NRF downgrades its holiday sales forecast following terror attacks

In light of the continuing psychological and economic impact of recent terrorist attacks in the U.S., the National Retail Federation (NRF) has revised retail sales forecasts for the fourth quarter and the winter holiday season.

According to NRF’s forthcoming Retail Sales Outlook report on general merchandise, apparel, furniture, home furnishings, electronics and appliance stores (GAF) sales growth for the fourth quarter has been revised to 2.2% compared to the previously forecasted 4%. In addition, NRF is predicting 2001 holiday retail sales to increase 2.5 to 3.0%.

“Since the terrorist attacks are so fresh and our country’s response not yet known, it is premature to make definitive judgments about the economy,” says NRF Chief Economist Rosalind Wells. “We can only speculate based upon what we think the Administration will do and how consumers will respond.”

The report states that the Bush administration and the Federal Reserve are working together and will take actions to stabilize the present situation. It states that the Fed has already taken steps to inject liquidity into the financial systems, and the administration is considering a further economic stimulus package.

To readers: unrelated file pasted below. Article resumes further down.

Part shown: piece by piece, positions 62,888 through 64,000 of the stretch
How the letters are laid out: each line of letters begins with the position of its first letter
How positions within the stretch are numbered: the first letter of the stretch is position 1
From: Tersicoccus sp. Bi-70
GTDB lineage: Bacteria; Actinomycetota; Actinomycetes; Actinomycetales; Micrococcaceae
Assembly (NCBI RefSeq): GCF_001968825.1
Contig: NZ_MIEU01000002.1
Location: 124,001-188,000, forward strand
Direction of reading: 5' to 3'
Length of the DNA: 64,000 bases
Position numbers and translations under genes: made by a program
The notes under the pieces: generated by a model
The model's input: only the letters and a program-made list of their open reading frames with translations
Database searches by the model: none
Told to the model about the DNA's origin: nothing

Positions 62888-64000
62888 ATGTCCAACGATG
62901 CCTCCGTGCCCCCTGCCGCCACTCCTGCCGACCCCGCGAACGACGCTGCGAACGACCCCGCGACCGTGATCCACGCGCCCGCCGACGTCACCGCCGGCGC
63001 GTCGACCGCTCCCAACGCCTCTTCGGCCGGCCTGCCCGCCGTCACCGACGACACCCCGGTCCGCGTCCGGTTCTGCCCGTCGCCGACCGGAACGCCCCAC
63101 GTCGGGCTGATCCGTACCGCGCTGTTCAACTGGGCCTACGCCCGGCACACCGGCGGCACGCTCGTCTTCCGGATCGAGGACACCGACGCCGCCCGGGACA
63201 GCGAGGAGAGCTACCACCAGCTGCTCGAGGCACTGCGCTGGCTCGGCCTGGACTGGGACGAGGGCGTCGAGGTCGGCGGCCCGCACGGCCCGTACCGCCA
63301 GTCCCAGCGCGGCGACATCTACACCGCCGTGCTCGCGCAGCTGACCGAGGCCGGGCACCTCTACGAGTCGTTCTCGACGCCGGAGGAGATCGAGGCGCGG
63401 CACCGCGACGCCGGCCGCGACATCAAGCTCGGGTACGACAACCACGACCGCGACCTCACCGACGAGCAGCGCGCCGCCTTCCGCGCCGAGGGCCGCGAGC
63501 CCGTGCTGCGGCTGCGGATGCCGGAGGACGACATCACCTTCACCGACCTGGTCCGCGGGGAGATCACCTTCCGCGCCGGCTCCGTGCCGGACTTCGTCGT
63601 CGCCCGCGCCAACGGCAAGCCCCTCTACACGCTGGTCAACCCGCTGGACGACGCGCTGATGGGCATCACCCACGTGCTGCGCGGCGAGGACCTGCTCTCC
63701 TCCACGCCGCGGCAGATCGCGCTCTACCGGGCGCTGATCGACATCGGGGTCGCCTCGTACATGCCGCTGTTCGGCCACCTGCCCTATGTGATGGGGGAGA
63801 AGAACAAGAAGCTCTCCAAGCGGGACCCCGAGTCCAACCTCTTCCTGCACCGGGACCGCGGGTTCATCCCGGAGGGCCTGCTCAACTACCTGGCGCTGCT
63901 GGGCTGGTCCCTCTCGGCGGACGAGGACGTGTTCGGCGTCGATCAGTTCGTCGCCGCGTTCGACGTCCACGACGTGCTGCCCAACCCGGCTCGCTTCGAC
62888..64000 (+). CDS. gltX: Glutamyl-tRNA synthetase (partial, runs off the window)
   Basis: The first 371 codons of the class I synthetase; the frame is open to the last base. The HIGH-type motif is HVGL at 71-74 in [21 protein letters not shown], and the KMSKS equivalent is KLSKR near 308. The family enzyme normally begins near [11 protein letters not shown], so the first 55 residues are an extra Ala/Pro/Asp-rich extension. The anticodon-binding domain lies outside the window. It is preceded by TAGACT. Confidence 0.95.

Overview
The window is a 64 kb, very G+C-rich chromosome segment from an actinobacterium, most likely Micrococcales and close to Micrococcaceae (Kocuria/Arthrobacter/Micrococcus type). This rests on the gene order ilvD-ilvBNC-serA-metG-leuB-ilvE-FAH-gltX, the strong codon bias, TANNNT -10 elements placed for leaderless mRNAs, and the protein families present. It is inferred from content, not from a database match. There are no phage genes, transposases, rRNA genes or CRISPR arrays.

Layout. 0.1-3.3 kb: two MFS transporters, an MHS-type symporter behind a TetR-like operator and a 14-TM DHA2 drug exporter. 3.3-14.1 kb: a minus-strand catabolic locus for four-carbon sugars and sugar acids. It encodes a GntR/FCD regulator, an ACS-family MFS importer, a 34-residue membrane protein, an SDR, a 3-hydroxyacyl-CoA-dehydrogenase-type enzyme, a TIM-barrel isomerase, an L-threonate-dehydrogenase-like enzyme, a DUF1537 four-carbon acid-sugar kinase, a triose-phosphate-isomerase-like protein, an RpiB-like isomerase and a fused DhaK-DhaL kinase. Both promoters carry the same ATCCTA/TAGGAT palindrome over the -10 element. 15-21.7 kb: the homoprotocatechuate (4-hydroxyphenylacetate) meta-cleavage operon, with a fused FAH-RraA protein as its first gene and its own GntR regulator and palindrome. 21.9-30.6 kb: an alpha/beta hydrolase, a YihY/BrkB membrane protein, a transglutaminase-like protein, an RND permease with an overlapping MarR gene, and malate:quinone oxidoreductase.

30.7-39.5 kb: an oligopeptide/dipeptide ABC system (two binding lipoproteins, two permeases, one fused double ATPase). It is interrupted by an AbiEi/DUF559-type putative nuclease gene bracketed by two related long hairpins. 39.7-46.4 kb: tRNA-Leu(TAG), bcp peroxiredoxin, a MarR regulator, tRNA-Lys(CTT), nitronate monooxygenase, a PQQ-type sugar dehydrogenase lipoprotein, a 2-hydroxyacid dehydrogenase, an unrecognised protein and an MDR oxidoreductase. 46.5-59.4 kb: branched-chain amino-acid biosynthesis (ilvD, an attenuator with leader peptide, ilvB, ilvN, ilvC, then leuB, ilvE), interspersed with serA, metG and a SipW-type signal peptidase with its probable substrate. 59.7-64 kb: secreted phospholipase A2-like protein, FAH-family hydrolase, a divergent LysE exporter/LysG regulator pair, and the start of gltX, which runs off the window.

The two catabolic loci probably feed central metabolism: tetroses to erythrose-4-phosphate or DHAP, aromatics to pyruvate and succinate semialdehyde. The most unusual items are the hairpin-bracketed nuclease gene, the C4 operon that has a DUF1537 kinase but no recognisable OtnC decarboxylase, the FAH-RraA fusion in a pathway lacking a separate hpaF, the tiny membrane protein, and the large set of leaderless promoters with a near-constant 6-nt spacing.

“Recession remains a possibility, however we feel that the strong underpinnings of the U.S. economy and the resilience of the U.S. consumer will force the stalling growth over the next few months to give way to a rebound beginning next year,” says Wells. According to NRF members, consumers are out shopping but are purchasing a limited range of products.

“With a few notable exceptions, such as American flags, consumers are currently focusing on basics, buying out of necessity not desire,” said NRF president and CEO Tracy Mullin. “We expect consumer spending patterns to begin to return to normal levels as the holiday season approaches.”

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